Sen. John McCain won in eight of the ten counties in New Hampshire, while Sen. Hillary Clinton's victory overall came from just five counties.
An official Washington that only days ago was swept up in Barack Obama mania tonight began grappling with a Democratic primary fight that is looking like a long, extended battle between the Obama phenomenon and a slow, steady and strong Hillary Rodham Clinton.--Jonathan Weisman and Paul Kane
After a grueling, depressing five-day stretch since losing Iowa, the Clinton campaign on Monday night exuded its first rays of optimism since leaving Iowa, as early election returns showed an extremely close Democratic race. --Anne E. Kornblut
Arizona Sen. John McCain claimed victory in the New Hampshire primary Tuesday night by embracing the joy of an unexpected comeback and declaring his intention to bring his brand of straight talk to the White House.--Michael D. Shear
At about 8:30 Phil Singer, Clinton's peripatetic spokesman, began to circulate in the gym, looking giddy. "I'm not giddy," he said smiling. "I had several beers before I came over." --Dana Milbank
Romney vows to press on and supporters, deflated, still stick by him.--Juliet Eilperin
Near the bottom in New Hampshire's primary results and strapped for cash, Republican Fred Thompson's campaign is cutting staff salaries to free up resources for a last-ditch effort to revitalize his White House bid in South Carolina. The decision means Thompson will mostly forgo the next primary, scheduled in Michigan, on which rivals John McCain and Mitt Romney are already setting their sites. --John Solomon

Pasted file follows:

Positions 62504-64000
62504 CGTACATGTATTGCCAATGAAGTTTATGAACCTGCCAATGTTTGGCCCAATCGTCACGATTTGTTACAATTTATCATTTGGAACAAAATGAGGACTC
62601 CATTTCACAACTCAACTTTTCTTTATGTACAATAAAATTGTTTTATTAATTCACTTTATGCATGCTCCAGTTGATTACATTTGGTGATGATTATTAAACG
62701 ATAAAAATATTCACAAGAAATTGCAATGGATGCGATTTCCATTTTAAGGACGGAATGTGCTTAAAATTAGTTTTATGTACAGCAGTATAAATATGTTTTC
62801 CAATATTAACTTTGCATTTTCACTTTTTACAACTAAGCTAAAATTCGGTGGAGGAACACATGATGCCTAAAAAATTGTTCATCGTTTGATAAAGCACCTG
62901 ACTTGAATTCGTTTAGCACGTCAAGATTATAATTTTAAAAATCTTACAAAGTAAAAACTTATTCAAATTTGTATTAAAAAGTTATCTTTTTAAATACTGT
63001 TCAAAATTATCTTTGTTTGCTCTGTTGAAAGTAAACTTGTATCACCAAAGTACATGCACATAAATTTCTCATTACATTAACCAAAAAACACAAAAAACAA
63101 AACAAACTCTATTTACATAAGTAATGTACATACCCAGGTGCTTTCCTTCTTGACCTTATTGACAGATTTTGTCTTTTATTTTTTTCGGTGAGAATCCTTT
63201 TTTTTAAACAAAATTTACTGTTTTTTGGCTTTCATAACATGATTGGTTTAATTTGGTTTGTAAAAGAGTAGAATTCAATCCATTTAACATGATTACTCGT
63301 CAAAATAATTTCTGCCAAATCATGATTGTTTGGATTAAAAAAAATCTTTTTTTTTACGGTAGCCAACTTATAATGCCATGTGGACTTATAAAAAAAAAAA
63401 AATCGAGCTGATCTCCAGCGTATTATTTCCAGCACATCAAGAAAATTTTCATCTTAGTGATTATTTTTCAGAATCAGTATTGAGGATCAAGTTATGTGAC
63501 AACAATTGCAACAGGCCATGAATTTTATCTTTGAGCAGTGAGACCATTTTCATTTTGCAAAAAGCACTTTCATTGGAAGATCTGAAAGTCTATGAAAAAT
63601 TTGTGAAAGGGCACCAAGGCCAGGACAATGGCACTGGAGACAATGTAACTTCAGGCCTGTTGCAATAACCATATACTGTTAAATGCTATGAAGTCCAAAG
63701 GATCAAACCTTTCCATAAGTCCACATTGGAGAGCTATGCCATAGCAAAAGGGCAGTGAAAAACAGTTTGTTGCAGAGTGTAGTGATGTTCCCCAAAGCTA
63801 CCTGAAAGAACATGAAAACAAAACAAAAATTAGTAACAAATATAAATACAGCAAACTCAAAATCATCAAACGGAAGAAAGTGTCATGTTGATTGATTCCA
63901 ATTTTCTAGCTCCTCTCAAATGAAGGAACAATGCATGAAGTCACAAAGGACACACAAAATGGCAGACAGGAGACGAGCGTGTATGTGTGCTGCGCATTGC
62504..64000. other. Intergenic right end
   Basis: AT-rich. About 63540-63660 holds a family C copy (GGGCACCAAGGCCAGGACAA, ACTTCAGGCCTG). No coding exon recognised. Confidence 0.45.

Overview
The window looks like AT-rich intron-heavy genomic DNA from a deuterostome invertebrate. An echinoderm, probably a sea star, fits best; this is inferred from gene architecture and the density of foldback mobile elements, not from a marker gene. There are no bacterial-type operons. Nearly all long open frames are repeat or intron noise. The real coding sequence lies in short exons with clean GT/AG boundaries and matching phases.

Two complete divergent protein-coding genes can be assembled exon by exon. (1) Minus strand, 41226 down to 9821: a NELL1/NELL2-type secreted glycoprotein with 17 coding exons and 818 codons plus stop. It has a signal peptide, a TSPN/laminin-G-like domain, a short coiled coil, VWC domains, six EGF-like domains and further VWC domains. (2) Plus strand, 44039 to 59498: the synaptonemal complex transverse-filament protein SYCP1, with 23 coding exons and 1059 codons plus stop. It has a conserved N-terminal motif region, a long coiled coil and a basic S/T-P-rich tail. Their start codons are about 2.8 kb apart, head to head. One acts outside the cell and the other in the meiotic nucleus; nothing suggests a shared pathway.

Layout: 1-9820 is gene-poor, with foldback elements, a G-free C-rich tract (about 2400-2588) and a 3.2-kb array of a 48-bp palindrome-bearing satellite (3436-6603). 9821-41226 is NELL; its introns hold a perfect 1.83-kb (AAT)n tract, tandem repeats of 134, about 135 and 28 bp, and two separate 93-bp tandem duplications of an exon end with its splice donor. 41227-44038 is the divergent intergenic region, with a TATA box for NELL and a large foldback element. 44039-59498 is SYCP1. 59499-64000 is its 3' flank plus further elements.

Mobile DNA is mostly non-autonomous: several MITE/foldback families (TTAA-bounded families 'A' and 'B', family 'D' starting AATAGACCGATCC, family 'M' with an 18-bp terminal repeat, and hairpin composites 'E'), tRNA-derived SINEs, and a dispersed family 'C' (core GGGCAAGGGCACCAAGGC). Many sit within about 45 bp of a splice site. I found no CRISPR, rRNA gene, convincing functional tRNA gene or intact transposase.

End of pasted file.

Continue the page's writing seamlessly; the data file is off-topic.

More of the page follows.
Obama rally mood excited but tense.
Giuliani came up with a novel spin on his weak finish: "Maybe we've lulled our opponents into a false sense of confidence now."--Joel Achenbach
The ballroom erupted in screams and shouts as Fox News pronounced John McCain the winner.--Lois Romano
The mood at the Barack Obama rally was tense as the returns trickled in.--Shailagh Murray
Former New Hampshire congressman and McCain supporter Chuck Douglas works the crowd at the McCain event.--Ed O'Keefe
When it comes to campaign accoutrements, former Massachusetts governor Mitt Romney can declare victory already.--Juliet Eilperin
New advisers expected. --Anne E. Kornblut
John McCain gathers tonight with supporters in the same Crowne Plaza Hotel ballroom they filled when he won the New Hampshire Primary in 2000.--Ed O'Keefe
Live-blogging the hotel lobby. --Joel Achenbach
Terry McAuliffe, the campaign chairman, said publicly and repeatedly on Tuesday that new additions would be made to the staff. --Anne E. Kornblut
Changes at the Clinton campaign. --Chris Cillizza
As the New Hampshire primary contest vote totals are counted later tonight and reports of high turnout continue to pour in, previous turnout figures in New Hampshire provide an interesting point of comparison. --Alice R. Crites
More from the field with Tobin Van Ostern. --Jose Antonio Vargas
The predictions for a big turnout in New Hampshire's primary -- especially on the Democratic side -- were materializing this afternoon as numerous town clerks began running low on ballots and summoned more forms from state election officials. The Secretary of State's office said it received a large number of calls for extra Democratic ballots during the day but that no locations had run out. --John Solomon
Seven voters make up their minds as they head to the polls. --Joel Achenbach
Voters talk about how they made their decisions. --Juliet Eilperin
Canvassers get ready for their afternoon rounds in Londonderry, N.H. --Jose Antonio Vargas
Far from the flood of voters heading to the polls in New Hampshire today, Joe Gibbs resigned as head coach and president of the Washington Redskins.--Russ Walker
Hoping to fend off the kind of campaign loss they suffered in 2000, advisers to Sen. John McCain (R-Ariz.) have formed a "Truth Squad" to counter any sort of negative attacks they may face in South Carolina, which could determine McCain's shot at the GOP presidential nomination.--Juliet Eilperin
Old friends flock to New Hampshire for Clinton. --Juliet Eilperin
High turnout at Nashua's biggest polling station.--Juliet Eilperin